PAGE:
Project rolls through the past of Dans la rue 

By Karen Herland

Matthew MacDonald hops on board the Dans la rue van for the audio tour. Magnifying glass

Matthew MacDonald hops on board the Dans la rue van for the audio tour.

Young people on the street rarely meet anyone willing to pay attention to them or listen to their stories.

Twenty years ago, Father Emmett Johns (affectionately known as Pops by the Montrealers who perennially vote him Montrealer closest to sainthood in the pages of the Mirror) and a street kid named Chloe Guilherme decided to take the time to let them know that somebody cared.

Now, Dans la rue is celebrating its two decades working with street youth with the story of how the project got off the street and into a van that tours the parks and alleys kids call home. The organization took advantage of Concordia’s participation in the International Day for Sharing Life Stories (held around the world on May 16) to present the oral history for the first time.

As reported last term (see Journal Dec. 4, 2008), when Sue Medleg at Dans la rue decided to use oral history to present the history of the organization she has worked with for nearly a decade, she contacted our Centre for Oral History and Digital Storytelling. Working with educational technology diploma student Matthew MacDonald, she found a way to edit and deliver those stories.

Inspired by Jasmine St-Laurent and Nancy Rebelo, who used the 55 bus route as the inspiration for a history of immigration in Montreal (see Journal, June 14, 2007), Medleg and MacDonald used the original route of the Dans la rue van as their blueprint. “There was almost nobody who remembered the stops the van used to make, because of institutional turnover,” said MacDonald.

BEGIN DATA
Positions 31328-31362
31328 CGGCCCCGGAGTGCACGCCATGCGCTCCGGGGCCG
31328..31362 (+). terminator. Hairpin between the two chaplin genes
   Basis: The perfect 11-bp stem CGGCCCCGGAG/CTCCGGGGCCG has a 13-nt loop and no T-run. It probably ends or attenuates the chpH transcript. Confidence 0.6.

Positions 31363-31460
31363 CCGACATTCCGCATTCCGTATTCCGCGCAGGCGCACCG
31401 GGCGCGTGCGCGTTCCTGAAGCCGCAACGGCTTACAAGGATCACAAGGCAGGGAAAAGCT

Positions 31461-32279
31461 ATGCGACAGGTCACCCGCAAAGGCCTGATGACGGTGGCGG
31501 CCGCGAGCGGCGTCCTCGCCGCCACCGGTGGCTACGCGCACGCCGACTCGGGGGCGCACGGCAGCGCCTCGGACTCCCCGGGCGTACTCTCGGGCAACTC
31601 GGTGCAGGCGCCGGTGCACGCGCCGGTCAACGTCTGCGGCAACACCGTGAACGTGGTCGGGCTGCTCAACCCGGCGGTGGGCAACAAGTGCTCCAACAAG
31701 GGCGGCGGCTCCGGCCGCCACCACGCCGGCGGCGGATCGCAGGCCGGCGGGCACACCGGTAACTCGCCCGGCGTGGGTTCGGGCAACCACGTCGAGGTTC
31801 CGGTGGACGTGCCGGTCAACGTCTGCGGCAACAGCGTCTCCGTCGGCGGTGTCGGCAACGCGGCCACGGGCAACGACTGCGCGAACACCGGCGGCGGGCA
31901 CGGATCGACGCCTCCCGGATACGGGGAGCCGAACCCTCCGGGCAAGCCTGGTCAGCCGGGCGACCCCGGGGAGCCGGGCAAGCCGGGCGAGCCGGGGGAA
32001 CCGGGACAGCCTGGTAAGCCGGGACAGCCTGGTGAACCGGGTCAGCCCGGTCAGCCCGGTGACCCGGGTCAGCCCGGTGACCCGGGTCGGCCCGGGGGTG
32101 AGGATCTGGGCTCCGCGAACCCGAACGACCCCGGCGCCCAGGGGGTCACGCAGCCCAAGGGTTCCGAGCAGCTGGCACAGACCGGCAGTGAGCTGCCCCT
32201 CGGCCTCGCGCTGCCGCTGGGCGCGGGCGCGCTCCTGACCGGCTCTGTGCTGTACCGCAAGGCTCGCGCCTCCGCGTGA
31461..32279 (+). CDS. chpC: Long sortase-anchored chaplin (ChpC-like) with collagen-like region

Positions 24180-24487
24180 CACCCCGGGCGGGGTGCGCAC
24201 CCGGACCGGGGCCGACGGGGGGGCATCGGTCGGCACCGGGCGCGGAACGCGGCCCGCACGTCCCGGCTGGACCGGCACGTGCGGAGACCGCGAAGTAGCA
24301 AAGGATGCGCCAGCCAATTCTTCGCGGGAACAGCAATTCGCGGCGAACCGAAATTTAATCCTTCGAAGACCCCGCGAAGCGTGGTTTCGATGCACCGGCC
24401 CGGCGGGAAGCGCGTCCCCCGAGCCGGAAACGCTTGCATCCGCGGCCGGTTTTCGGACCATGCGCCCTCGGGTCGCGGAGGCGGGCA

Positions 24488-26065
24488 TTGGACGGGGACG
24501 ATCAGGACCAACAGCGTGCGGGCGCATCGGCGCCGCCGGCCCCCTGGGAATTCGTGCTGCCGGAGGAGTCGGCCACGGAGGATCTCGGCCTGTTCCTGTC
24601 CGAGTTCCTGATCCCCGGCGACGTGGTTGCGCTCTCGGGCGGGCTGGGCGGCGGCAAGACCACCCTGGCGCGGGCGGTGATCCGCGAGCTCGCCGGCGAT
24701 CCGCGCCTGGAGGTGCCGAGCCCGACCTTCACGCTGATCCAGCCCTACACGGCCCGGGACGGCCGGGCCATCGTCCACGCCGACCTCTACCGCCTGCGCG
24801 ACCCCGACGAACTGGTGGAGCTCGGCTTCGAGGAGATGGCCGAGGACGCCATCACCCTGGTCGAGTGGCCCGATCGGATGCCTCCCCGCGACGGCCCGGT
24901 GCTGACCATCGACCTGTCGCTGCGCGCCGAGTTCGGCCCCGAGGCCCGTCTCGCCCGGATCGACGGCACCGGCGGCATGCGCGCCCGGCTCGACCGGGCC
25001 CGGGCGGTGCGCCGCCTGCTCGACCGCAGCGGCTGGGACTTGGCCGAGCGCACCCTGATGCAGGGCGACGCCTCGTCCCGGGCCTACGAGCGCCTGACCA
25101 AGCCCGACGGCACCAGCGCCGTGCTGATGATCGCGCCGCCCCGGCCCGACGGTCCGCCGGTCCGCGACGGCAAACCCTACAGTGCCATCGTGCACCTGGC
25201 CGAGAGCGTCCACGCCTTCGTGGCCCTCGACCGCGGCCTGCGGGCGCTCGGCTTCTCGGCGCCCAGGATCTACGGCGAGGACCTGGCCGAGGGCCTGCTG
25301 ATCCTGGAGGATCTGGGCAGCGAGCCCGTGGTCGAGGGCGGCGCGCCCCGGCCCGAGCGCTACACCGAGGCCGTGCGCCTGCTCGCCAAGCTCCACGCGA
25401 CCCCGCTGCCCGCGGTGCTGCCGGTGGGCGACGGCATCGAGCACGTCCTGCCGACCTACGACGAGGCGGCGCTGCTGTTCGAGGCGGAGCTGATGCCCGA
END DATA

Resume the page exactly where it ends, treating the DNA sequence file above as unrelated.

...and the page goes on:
The idea was to tell stories of each of the stops interspersed with information about how Dans la rue has grown over the years. They approached Julien Peyrin, the Dans la rue music therapist, for music to bridge the stories.

“We have some of the youth who use the program singing their stories, which adds another layer to the project,” said MacDonald.

Nearly a dozen people loaded into the Dans la rue van after a full day of workshops, presentations and exhibits to mark the international event. Sessions ranged from technical tips on improving interviewing techniques to theatrical and creative presentations of testimonials.

“Last year, the centre participated. This year we opened it up to our partners in the Montreal Life Stories project,” said project coordinator Eve-Lyne Cayoutte.
Those who stuck through the day to the evening tour were rewarded with an emotional tour of the city. The project underscored what has remained constant and changed over the years.

Dans la rue itself has grown to include a day centre and a shelter. The current van is much bigger than the original. It is outfitted with a generator and serves thousands of hot dogs (regular and vegetarian) as a means of making contact with those who need it. Pops, at over 80 years old, does not ride in the vehicle much himself, but it is still staffed by volunteers who provide support, food and emergency toiletries, instead of professional services. Guilherme put herself through Concordia’s Sociology program and is now a guidance counsellor at a local high school.

The van tour will be a regular feature of volunteer training and a tool to sensitize funders and board members to the issues faced by the project.


Concordia University